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Diggin' Florida Dirt: Say 'Aloha' to summer-blooming plumeria

The Singapore variety tolerates Florida’s summer rains well. It also has a lovely fragrance.
The Singapore variety tolerates Florida’s summer rains well. It also has a lovely fragrance.
Published Jul. 22, 2016

Widening the path through our garage a couple weeks ago, I found a tree limb. Where'd that come from? Our garage holds ancient typewriters, displaced toilets (plumber husband), and pots and pans unworthy of the kitchen but too good to toss. I get that. But a 3-foot branch?

I spotted tiny green sprouts on the forked tips and remembered. More than a year ago, I got cuttings at a plumeria pruning party and left my take-homes in the garage because I knew they'd be fine until I was ready to plant them. Plumeria forgive so readily.

Known to many gardeners as frangipani, you can find this smallish, fragrant-blossomed tree in all the colors of a sunrise. Some exude a sweet perfume, others not so much. Famed for their use in Hawaiian leis, they actually hail from Central and South America, according to experts' best guesses. They don't like the cold, but other than that, they're almost bulletproof.

Not in my garden.

Big summer bloomers, plumeria thrive on neglect, sun, sandy soil and lack of irrigation — all of which I have. But I've killed too many to count, so before planting that branch, I talked to Alan Bunch, owner of The Exotic Plumeria in Seffner.

"The death knell for plumeria is really cold weather," says the Hillsborough County native and former CFO for Eckerd College.

Some of mine succumbed to freezes, and Alan has a couple of easy fixes for that. But cold alone didn't kill my pass-along plumeria. As I learned from Alan, simple bad genes may have been to blame, too.

A longtime accountant, Alan discovered the trees on a visit to Hawaii in 1989. "I smelled one and just about went crazy," he says.

When he came home, he couldn't find them in local nurseries, so when he returned to Hawaii, he brought home cuttings. Over the years, he returned again and again, visited other countries, and criss-crossed Florida in search of new varieties.

"It became an obsession," he says.

He's been in business full time since 1998 and he's as passionate as ever about his favorite plant. He's shot and saved more than 20,000 photos on external hard drives and self-published a coffee-table book, The Exotic Plumeria. Volume 2 is in the works.

Now's a great time to plant plumeria cuttings, he says. They grow quickly this time of year because of the longer days and heat. Plant in the sun, don't overwater, and allow enough space for them to get 25 feet tall and 25 feet wide. If you rely on pruning to keep the tree small, you'll get far fewer flowers.

Alan shares these other tips for sweet success:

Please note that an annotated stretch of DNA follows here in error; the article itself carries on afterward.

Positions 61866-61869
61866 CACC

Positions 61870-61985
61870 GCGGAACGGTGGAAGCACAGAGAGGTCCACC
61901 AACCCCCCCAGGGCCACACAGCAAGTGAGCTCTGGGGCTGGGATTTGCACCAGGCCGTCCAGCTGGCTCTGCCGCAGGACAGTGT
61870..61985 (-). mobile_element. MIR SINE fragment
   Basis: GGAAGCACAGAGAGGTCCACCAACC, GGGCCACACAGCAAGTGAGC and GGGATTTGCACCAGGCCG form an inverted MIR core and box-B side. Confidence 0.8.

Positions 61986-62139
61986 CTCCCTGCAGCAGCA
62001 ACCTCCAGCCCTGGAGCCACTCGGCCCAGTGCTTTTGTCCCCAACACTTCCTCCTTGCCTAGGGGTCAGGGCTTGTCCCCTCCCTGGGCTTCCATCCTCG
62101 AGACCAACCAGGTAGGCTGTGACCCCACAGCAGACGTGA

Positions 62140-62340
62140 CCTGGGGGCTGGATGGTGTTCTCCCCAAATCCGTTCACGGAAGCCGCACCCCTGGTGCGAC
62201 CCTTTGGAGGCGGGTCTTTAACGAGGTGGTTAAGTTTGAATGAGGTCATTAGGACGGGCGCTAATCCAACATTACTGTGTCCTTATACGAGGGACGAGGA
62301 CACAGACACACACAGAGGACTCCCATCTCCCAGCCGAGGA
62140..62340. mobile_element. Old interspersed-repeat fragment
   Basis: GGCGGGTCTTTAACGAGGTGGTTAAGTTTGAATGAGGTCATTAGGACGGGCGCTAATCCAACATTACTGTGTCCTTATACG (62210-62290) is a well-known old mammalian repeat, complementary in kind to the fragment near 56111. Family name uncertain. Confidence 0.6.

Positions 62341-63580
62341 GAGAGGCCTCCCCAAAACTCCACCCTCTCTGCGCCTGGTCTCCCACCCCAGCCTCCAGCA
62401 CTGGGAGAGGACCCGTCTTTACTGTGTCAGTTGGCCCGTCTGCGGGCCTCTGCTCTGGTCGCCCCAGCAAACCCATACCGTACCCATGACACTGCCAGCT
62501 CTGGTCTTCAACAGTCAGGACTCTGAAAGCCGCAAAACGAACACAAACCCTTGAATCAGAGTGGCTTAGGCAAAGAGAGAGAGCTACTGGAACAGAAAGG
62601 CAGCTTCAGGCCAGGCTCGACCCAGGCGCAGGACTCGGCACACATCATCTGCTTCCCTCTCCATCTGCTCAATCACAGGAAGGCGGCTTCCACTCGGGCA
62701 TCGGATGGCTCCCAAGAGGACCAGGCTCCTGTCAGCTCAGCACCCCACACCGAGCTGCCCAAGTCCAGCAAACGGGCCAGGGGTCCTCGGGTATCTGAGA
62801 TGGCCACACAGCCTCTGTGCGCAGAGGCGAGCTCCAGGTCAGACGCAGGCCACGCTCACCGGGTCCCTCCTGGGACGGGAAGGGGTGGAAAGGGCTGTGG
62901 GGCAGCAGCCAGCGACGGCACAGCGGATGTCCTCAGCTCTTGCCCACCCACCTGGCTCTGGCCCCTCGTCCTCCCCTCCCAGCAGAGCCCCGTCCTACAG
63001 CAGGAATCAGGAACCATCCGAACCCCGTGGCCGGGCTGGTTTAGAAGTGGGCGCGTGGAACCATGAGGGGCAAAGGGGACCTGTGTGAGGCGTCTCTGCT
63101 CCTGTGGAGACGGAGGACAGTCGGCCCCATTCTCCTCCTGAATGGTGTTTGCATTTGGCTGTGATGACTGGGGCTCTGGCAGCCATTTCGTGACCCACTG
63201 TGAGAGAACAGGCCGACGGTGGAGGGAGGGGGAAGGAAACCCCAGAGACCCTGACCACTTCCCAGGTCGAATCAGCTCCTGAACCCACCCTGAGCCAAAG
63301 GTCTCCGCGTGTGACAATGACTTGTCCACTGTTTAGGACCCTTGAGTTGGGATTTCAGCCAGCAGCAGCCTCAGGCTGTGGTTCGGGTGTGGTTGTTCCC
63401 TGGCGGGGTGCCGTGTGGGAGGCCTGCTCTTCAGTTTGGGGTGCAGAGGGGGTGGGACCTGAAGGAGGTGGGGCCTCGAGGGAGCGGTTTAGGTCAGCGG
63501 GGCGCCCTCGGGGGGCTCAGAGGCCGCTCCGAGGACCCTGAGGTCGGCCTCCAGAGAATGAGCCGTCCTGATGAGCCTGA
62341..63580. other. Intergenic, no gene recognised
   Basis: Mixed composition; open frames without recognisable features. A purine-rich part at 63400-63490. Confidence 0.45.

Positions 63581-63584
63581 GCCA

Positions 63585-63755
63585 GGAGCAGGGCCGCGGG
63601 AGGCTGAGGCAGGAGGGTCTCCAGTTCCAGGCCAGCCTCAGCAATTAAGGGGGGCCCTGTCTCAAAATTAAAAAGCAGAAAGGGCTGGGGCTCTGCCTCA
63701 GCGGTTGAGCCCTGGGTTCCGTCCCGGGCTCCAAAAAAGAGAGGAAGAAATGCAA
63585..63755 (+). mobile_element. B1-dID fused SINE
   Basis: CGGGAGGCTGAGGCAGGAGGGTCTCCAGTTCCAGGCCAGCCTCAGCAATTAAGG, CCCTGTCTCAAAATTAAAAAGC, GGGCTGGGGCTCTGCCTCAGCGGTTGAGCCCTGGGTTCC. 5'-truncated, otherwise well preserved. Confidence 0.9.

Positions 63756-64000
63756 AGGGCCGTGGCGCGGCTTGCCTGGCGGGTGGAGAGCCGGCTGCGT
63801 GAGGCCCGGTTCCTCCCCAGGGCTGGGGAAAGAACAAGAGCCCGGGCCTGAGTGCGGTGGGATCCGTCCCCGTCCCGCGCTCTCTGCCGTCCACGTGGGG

Buy name brands

Sellers of cuttings — usually foot-long sections of branches with no blooms — and rooted plants should be able to tell you the variety's name and the bloom color. If they can't, the cuttings likely come from less hearty wild-harvested plants.

"Named cultivars are bred for superior characteristics," Alan says. "If you're paying $4-$5, you can't have expectations. If you're paying $30 to $40, it should be from a seller you can go back to if you have problems."

Alan particularly likes Singapore, Plumeria obtusa, which takes longer to root but has harder wood and dark, glossy leaves, and tolerates Florida's summer rains well. It also has a heavenly fragrance.

"Once you smell it, you never forget it," he says.

Cuddle when it's cold

You can dig up smaller trees, wrap the roots in newspaper and move them to the garage or another enclosed space if you live where it freezes during the winter. Then just replant it in the spring. Plumeria in pots will be well-protected if you simply move them under a tree canopy

It's not dead — it's deciduous!

Plumeria usually lose leaves in late fall in Central Florida, although some may forget or be tricked by a warm winter. If your plumeria drops its leaves in winter, it's likely just going dormant. Relax!

Or, it could be plumeria rust — a fungus.

Plumeria rust, Coleosporium plumeriae, first shows up as powdery orange patches on the undersides of leaves, usually in September and October, when it's hot and humid but not rainy. Eventually, leaves turn yellow and die, though the tree will survive.

Bag up and dispose of dropped and infected leaves to prevent spreading. When it's hot and humid but not rainy, spray the trees down every few days to wash away spores.

Alan also recommends spraying with Bayer Advanced Disease Control for Roses, Flowers & Shrubs to prevent rust.

• • •

There's lots to love about plumeria, Alan says.

"They have an abundance of color, abundance of fragrance and a shortage of maintenance," he says. "I sit out on my screened porch and look out at acres of them and breathe their perfume. I can tell you which one is which variety, almost every one — from a distance."

Contact Penny Carnathan at pcarnathan49@gmail.com; visit her blog, digginfloridadirt.com; join in the chat on Facebook, Diggin' Florida Dirt; and follow @DigginPenny.